The Skinny on the Short Sale
How to get a short sale when you're facing foreclosure on a house.
There are many flavors of compromise you can strike with your lender if you are facing foreclosure. One of the toughest to execute is the short sale.
What Is a “Short Sale”?
The title “short sale” is somewhat misleading; many assume that “short” means quick, implying a transaction that has a short escrow period. Au contraire. A short sale refers to a homeowner’s sale of their home for a net sales price (after commissions, closing costs, etc.) that is less than what the homeowner owes their mortgage lender(s).
Why Is a Short Sale Desirable?
A short sale is an alternative to foreclosure. A short sale prevents you from having to go through foreclosure and eviction. A short sale does make a smudge on your credit report but is much less traumatic to your credit than a foreclosure.
What Makes a Short Sale Hard to Complete?
Because a short sale results in the lender losing (a) funds they are owed and (b) the property which secured the mortgage loan, these transactions must be done with the full participation and agreement of the homeowner’s lender(s).
Lenders are institutions, not people. They often move at a snail’s pace when evaluating a request for a short sale. Short sales are more frequent in a declining market — many lenders are simply not equipped to handle the deluge of short sale requests they receive.
Realtors who work on short sale transactions all have stories of trying for weeks to get the short sale “package” to the correct person in the loss mitigation department! Once the package is in the hands of the right person, the bank may have some reason they disagree with the deal between the buyer and seller and may insist on inserting the bank’s price increase, reduction in closing cost credits, or other major alteration of the terms of the deal.
During a short sale, the buyer, seller and even the real estate agents are somewhat subject to the whims of the bank — the deal cannot be done without the bank’s agreement.
How to Get Your Lender to Agree to a Short Sale
With all that said, short sale transactions are completed every day! Because the lender is likely to take so much time processing your short sale request -- and because time is of the essence — you must ensure that your short sale request itself is as articulate, thorough and persuasive as possible. Here are some concrete actions you can take to maximize your chances for success.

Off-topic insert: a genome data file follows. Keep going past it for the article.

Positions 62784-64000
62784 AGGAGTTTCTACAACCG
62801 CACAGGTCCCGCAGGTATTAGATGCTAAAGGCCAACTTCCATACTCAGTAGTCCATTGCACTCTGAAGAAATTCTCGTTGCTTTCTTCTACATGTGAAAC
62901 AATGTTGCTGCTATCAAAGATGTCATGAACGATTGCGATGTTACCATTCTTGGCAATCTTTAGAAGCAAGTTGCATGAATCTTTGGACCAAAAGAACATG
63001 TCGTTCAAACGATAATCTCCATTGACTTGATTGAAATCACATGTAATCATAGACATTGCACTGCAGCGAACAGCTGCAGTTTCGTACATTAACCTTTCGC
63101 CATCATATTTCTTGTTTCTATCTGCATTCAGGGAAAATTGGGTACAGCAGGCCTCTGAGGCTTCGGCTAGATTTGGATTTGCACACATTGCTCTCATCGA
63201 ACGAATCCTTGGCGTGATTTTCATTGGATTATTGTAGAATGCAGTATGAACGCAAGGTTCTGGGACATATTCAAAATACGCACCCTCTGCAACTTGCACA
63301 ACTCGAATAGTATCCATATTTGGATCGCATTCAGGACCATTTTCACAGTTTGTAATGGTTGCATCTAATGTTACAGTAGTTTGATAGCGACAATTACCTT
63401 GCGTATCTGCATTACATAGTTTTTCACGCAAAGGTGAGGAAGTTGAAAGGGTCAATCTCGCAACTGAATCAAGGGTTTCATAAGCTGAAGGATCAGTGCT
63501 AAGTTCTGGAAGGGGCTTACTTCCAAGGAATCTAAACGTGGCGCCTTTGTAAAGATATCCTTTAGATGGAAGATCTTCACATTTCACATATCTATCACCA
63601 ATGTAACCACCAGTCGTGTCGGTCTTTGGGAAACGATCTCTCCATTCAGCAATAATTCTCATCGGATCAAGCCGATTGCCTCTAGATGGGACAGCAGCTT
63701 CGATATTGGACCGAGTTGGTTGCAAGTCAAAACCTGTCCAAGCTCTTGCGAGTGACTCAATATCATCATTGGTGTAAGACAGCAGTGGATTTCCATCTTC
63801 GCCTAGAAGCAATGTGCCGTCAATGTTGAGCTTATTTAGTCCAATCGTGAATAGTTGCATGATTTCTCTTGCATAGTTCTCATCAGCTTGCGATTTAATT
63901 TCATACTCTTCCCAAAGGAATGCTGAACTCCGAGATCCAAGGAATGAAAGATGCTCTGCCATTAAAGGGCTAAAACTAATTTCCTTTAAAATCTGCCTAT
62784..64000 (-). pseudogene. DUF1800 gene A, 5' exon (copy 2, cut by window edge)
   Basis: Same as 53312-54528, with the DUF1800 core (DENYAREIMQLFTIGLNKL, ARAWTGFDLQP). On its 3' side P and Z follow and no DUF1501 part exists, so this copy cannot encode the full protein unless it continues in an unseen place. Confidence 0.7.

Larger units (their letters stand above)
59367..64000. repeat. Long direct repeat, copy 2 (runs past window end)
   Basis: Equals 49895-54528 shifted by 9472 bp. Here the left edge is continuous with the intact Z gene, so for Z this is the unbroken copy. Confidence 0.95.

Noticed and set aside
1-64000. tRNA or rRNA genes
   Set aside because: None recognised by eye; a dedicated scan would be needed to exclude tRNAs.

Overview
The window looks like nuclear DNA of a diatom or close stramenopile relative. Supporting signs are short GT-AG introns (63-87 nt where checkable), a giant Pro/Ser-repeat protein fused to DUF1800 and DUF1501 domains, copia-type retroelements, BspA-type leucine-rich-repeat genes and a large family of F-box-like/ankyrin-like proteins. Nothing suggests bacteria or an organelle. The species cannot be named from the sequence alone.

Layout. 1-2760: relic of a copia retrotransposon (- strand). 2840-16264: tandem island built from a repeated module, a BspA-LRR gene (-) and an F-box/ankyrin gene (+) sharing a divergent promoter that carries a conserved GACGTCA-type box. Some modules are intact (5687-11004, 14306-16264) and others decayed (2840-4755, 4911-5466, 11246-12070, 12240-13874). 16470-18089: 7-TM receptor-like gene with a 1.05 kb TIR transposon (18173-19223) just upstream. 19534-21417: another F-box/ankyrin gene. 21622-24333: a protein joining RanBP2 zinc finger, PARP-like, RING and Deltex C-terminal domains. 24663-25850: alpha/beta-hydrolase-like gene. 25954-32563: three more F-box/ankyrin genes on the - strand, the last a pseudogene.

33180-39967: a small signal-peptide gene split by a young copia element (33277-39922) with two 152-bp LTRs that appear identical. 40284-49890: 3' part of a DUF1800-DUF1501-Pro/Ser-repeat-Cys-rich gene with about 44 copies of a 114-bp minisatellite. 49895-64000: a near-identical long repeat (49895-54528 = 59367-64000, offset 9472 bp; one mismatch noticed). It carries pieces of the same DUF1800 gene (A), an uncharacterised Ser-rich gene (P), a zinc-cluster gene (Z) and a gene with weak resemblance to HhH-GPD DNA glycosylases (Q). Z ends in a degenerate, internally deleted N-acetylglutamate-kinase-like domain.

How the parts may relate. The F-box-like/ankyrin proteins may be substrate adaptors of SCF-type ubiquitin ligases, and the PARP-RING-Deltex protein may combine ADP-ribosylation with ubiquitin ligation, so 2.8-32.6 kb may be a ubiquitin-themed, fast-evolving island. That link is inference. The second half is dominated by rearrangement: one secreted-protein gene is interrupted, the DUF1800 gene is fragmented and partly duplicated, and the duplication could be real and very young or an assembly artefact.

- Approach your lender as soon as you think you might need to request a short sale. If you are struggling to make your mortgage payments, list your home with a reputable real estate agent as soon as possible. If they advise you that your home is likely to sell for less than you owe on it, immediately contact your lender’s “workout” department to request a short sale package. If you can get your lender to indicate how much of your mortgage they are willing to forgive upfront, you boost your chances of working with a buyer to create a deal that is a bargain for them, but likely to be accepted by the bank, too.
- Authorize your real estate agent — in writing — to work and to negotiate directly with the lender. But make sure to stay on top of the communications between your agent and your lender. Delegate; don’t abdicate!
- Make sure an offer is presented in its best light. Make sure your real estate agent includes a cover letter that explains the buyer’s qualifications to buy your home, how much down payment money they propose to put in— anything that might boost the lender’s confidence. If the buyer is requesting any closing cost credits, be sure to tell the lender if the buyer is a first-time homebuyer; lenders are more likely to agree to concessions for first-time buyers than for investors.
- Your lender will request a hardship letter from you. Make sure you handwrite it and present your finances in the worst light. If you lost a job, had an illness or death in the family, are a senior citizen or have any other circumstances then let the lender know! Let them know that you are considering filing bankruptcy and that this short sale would prevent you from doing that; because bankruptcy stops the foreclosure process cold , the lender would much rather approve your short sale than have you file bankruptcy. Also, explain any facts that might make it harder for the bank to resell your house — anything that makes the bank grateful that someone has made an offer.
- Make sure your short sale package is impeccably thorough. At a minimum, the lender will want to see:
- The offer to purchase your home, including the buyer’s preapproval letter;
- Your hardship letter;
- A balance sheet listing your monthly income and expenses;
- Statements from your checking, savings and other asset accounts;
- A net sheet from your real estate agent listing all of the closing costs that must be paid for your short sale to close;
- Supporting documentation, including two months’ worth of paycheck stubs and all your bills;
- Your last two federal income tax returns.
Don’t make them have to come back and ask you for any of these items. Make sure the package is complete the first time your real estate agent sends it.